Wm'son: Have to assume that prosecutors have some ability to detect what is exculpatory evidence.
Witt's claim that Nifong is an "old-fashioned" guy--but throughout the claim has always been that Nifong opposed the "old-fashioned" approach and turned over discovery data.
Nifong made false statements, but he didn't know they were false. Why wasn't Nifong looking for all the evidence. "Because he wasn't."
Admits that Nifong made false statements to court--but claims they were unintentional.
Sharon Alexander (panelist): You can commit fraud by being silent.
Witt: Nifong was just talking about underlying data.
Witt: "Mr. Nifong is his own unique person. His mind is just his mind . . . This is a reasonable explanation of what happened."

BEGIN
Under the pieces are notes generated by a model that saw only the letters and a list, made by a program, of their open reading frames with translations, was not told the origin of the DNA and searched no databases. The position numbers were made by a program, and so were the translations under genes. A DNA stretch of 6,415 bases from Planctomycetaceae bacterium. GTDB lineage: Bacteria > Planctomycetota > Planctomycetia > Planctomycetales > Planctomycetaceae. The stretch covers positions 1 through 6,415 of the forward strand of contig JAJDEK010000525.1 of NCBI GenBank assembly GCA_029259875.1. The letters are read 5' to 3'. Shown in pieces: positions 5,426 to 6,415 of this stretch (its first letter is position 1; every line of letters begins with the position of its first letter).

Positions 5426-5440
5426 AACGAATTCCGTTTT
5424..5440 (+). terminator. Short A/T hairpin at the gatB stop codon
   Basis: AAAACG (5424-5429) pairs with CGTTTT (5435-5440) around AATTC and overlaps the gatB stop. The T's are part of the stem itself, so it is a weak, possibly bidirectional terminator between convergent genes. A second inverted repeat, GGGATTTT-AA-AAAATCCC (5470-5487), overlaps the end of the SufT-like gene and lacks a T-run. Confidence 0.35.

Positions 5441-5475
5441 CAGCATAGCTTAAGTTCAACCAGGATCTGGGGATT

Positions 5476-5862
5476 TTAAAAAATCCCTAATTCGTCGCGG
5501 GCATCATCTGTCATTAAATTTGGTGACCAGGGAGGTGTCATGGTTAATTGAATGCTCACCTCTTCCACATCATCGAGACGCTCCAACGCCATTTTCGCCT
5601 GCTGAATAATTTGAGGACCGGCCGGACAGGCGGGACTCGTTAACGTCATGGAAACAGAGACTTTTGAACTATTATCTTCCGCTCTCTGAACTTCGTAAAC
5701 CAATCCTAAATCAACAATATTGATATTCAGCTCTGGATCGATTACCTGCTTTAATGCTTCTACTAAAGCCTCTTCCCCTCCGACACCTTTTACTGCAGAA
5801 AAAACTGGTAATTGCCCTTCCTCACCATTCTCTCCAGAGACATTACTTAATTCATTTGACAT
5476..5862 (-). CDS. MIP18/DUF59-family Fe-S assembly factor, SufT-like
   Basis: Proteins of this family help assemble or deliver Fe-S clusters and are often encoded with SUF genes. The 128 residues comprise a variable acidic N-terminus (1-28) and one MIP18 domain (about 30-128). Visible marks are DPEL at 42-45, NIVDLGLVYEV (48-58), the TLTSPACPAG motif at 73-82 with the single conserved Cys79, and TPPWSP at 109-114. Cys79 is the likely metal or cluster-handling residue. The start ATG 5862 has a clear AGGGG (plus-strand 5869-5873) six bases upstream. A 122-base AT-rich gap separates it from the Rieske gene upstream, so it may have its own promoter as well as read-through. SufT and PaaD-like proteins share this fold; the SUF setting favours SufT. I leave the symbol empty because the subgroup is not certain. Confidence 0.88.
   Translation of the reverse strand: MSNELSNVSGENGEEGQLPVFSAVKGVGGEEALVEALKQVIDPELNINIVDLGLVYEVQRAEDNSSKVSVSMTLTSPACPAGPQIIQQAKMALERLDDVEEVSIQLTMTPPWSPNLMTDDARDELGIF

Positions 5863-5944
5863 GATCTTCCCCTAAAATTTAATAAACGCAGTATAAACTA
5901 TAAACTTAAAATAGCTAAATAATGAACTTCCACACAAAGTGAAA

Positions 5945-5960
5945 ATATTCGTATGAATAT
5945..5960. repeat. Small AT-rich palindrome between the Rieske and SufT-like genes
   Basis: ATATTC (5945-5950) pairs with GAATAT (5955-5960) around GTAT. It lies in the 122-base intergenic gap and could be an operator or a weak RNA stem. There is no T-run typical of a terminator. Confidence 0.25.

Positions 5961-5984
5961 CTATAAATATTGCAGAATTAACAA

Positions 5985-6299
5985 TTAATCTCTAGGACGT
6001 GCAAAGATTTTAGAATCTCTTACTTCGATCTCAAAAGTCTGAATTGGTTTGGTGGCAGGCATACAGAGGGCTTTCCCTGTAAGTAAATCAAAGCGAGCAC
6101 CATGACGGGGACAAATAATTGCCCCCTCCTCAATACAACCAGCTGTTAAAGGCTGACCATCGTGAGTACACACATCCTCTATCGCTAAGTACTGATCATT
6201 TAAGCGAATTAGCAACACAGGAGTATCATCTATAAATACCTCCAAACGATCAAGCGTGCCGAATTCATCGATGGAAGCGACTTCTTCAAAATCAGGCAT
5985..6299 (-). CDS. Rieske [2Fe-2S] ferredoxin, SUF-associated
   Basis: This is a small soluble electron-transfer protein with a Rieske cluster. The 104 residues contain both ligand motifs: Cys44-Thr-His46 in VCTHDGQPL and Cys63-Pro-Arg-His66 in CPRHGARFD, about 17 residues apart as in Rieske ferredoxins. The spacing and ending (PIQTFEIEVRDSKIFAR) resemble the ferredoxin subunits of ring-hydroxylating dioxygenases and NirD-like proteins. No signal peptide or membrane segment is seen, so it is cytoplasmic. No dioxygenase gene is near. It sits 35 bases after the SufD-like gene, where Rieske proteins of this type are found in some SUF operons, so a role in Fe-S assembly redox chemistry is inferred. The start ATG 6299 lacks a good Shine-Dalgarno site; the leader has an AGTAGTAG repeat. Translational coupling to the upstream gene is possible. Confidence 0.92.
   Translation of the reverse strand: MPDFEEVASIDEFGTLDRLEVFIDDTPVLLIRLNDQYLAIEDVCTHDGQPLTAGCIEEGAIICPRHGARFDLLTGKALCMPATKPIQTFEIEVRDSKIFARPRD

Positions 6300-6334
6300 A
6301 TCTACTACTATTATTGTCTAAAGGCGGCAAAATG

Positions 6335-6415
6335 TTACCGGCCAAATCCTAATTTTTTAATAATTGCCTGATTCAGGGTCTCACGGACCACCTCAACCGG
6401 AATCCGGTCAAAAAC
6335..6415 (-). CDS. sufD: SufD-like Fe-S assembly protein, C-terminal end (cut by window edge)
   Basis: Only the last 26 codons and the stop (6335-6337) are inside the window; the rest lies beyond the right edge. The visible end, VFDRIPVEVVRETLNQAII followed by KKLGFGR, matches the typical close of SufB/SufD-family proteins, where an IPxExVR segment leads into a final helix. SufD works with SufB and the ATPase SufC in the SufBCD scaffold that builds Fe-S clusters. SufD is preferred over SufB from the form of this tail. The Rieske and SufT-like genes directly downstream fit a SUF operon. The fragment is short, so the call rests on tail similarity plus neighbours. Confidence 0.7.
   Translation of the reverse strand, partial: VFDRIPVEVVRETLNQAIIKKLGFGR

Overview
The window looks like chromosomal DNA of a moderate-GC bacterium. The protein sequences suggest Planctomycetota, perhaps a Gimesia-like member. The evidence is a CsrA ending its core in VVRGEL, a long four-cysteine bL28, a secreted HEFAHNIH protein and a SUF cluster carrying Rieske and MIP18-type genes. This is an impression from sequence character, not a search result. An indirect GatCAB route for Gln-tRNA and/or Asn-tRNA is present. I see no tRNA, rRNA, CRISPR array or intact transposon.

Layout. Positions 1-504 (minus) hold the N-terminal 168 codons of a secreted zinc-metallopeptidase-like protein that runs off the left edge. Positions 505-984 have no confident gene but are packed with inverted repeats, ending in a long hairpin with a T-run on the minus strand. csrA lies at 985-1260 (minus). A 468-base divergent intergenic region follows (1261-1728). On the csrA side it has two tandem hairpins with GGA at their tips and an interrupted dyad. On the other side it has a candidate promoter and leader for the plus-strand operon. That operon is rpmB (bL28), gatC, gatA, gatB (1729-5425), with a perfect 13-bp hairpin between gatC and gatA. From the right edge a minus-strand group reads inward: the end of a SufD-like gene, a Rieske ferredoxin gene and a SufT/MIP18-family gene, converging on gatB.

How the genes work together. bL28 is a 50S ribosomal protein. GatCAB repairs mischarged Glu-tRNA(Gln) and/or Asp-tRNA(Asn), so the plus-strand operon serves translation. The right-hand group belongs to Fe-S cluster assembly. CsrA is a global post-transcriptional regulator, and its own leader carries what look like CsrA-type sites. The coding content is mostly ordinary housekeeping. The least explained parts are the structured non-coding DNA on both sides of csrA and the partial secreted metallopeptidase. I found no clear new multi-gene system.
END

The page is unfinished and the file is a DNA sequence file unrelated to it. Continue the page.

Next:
Witt has now just conceded that Nifong made knowingly false statements--but not intentionally false statements.
Wm'son: the basic argument appears to be that Nifong is "in effect clueless"--"isn't that reason enough to say this man should not be doing what he's doing?"
Wm'son: this conduct was repeated several times over many months.
"There are certain things that are so fundamental"--lying, cheating, stealing
Don't get free pass on serious errors just because they hadn't done it before.
Wm'son: We don’t give anyone a free pass on appropriating funds because a lawyer has practiced for 30 years without stealing his client’s money
This was not an isolated lapse of judgment. This was conduct over an extended period in a very high profile case [with much scrutiny.] So that the conduct was repeated a number of times.
“It was an egregious mistake but it was not intentional conduct.”